Evaluation process in the RFP was not followed
The Court held that the Mandatory Rules were binding and enforceable against the Ministry as a ground for judicial review despite there being no statutory obligation to follow the Mandatory Rules. The Mandatory Rules had a legal force greater than mere voluntarily adopted 'rules' or guidelines because Cabinet required government departments to follow them and they were prescriptive in nature. The Mandatory Rules required the Ministry to follow a notification process if it changed the evaluation methodology in the RFP document, and there was a legitimate expectation that would be done.
The Court found, following a detailed analysis, that the Ministry did not follow the evaluation criteria and weightings detailed in the RFP, and did not follow the change notification process. Because the Mandatory Rules required the Ministry to follow its RFP, the Court did not need to treat the RFP as a process contract.
The Ministry also conducted a moderation process, following the formal scoring process, to discuss and adjust rankings. The moderation process was not referred to in the RFP and constituted a material change that should have been notified.
Evaluation process was flawed making the final decision unreliable
The Foundation submitted expert statistical evidence to show that there were material errors in the scoring and evaluation process. The Court accepted that expert evidence and found that the evaluation decisions made were unreliable because they were based on a flawed methodology and evidence that was not probative. The Ministry argued that an overall, global assessment of each respondent had been made, but the Court found that, given the detailed requirements of the RFP, that could not save the flawed methodology.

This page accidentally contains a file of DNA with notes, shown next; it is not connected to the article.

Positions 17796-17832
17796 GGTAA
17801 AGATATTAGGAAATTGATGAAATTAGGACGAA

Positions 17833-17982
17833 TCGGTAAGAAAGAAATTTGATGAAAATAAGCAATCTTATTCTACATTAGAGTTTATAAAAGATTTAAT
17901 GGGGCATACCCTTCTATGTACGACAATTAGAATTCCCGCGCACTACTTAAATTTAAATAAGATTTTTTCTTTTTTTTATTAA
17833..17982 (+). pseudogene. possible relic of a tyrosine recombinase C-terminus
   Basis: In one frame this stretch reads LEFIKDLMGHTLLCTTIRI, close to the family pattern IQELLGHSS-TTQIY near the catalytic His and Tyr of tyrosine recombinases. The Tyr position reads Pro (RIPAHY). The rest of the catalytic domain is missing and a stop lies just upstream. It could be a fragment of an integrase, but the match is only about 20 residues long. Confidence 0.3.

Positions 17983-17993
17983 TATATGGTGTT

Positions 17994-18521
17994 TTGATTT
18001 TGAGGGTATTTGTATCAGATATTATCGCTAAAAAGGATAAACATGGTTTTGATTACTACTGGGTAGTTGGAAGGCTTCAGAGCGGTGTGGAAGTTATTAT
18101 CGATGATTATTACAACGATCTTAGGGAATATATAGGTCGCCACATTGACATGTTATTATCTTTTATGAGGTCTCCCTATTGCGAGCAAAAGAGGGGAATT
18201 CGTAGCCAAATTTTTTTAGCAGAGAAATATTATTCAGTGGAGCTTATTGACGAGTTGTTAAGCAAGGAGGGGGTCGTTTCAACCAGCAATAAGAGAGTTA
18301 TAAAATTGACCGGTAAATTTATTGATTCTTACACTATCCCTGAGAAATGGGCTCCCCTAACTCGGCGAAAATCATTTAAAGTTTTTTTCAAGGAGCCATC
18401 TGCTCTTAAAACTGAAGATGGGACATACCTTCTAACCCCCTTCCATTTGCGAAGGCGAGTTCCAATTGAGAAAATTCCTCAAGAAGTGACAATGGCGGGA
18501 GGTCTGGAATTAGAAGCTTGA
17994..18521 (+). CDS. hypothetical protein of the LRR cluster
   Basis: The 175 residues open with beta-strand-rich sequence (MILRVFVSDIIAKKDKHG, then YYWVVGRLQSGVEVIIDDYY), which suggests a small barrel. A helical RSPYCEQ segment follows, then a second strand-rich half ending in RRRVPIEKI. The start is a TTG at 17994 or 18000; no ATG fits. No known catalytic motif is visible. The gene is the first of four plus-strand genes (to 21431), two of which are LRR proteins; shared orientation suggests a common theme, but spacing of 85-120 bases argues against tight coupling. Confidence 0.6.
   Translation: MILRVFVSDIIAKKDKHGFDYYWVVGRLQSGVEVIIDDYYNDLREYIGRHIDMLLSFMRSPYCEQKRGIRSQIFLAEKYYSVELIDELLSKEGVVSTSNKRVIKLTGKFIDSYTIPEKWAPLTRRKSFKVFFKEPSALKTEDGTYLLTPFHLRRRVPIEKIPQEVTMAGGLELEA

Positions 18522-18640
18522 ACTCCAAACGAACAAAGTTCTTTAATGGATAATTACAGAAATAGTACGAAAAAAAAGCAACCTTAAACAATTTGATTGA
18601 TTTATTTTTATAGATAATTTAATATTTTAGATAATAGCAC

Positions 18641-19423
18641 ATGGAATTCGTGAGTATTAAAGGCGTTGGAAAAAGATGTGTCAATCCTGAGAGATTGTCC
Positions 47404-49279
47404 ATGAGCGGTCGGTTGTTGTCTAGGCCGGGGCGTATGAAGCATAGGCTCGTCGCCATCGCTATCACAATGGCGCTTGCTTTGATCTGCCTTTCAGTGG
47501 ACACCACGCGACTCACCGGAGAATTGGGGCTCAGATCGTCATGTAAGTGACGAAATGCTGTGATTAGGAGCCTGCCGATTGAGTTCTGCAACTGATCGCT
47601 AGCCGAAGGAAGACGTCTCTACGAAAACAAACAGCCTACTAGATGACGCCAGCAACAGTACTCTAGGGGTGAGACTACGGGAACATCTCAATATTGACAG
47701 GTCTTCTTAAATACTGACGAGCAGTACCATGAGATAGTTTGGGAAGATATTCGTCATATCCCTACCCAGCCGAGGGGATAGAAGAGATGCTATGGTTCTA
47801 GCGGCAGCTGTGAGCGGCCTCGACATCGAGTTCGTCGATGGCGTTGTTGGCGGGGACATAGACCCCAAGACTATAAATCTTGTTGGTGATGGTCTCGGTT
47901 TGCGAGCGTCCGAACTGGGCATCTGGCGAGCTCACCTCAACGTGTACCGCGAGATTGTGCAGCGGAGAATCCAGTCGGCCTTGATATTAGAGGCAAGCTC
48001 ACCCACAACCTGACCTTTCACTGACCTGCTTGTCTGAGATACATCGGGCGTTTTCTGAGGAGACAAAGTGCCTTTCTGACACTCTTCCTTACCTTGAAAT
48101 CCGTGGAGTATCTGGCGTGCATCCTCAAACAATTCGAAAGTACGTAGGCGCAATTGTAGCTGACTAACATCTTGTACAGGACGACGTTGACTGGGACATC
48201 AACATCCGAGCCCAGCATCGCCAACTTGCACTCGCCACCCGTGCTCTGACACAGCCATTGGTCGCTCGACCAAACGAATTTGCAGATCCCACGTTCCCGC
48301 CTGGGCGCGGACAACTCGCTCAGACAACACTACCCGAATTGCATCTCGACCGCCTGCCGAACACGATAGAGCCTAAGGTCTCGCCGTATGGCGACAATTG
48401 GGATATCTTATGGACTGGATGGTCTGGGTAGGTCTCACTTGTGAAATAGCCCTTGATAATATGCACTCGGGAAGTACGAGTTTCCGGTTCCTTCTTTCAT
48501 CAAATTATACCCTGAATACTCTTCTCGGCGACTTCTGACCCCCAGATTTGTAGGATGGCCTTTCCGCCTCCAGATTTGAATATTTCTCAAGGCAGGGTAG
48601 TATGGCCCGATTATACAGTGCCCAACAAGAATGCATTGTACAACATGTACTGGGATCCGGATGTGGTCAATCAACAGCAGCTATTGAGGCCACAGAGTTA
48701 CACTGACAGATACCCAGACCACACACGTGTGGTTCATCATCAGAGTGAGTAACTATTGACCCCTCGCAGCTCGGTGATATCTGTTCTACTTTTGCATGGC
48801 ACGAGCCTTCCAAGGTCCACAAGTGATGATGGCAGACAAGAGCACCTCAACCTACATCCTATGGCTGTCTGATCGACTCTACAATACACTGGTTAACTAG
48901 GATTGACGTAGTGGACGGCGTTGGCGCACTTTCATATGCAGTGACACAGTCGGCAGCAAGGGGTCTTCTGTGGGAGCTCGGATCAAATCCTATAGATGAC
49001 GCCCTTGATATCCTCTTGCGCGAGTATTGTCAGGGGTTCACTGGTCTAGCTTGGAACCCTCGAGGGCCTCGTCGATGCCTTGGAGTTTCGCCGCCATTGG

On the issue of managing conflicts of interest of the panel members evaluating the responses, the Court first considered what standard should apply. There were no relevant statutory provisions, unlike in Lab Tests. Given the lack of statutory provisions, the Court identified four sets of rules that were binding on the panel members: the Mandatory Rules and three of the Ministry's own documents.
Rule 14 of the Mandatory Rules required departments to "have in place policies and procedures to eliminate any potential conflict of interest on the part of those engaged in or having influence over a procurement" and rule 43 required that "Departments must receive, open and evaluate all tenders under procedures that guarantee the fairness and impartiality of the procurement process" (emphasis added). The Court emphasised that "eliminate" and "guarantee" are strong words.
A Ministry document required that panel members would have regard only to the content of proposals and exclude all prior knowledge, which the Court referred to as "the personal knowledge exclusion rule".
The Court found that those rules required a high standard and that the standard of apparent bias from Saxmere Company Ltd v Wool Board Disestablishment Company Ltd  NZSC 72should be applied. This is a standard applied to judges and jurors, of whether a fair-minded observer would reasonably think that the decision-maker may have been unconsciously biased. The Court acknowledged that the standard would usually be substantially lower for administrative decision-makers, but in this case the context meant the high standard applied.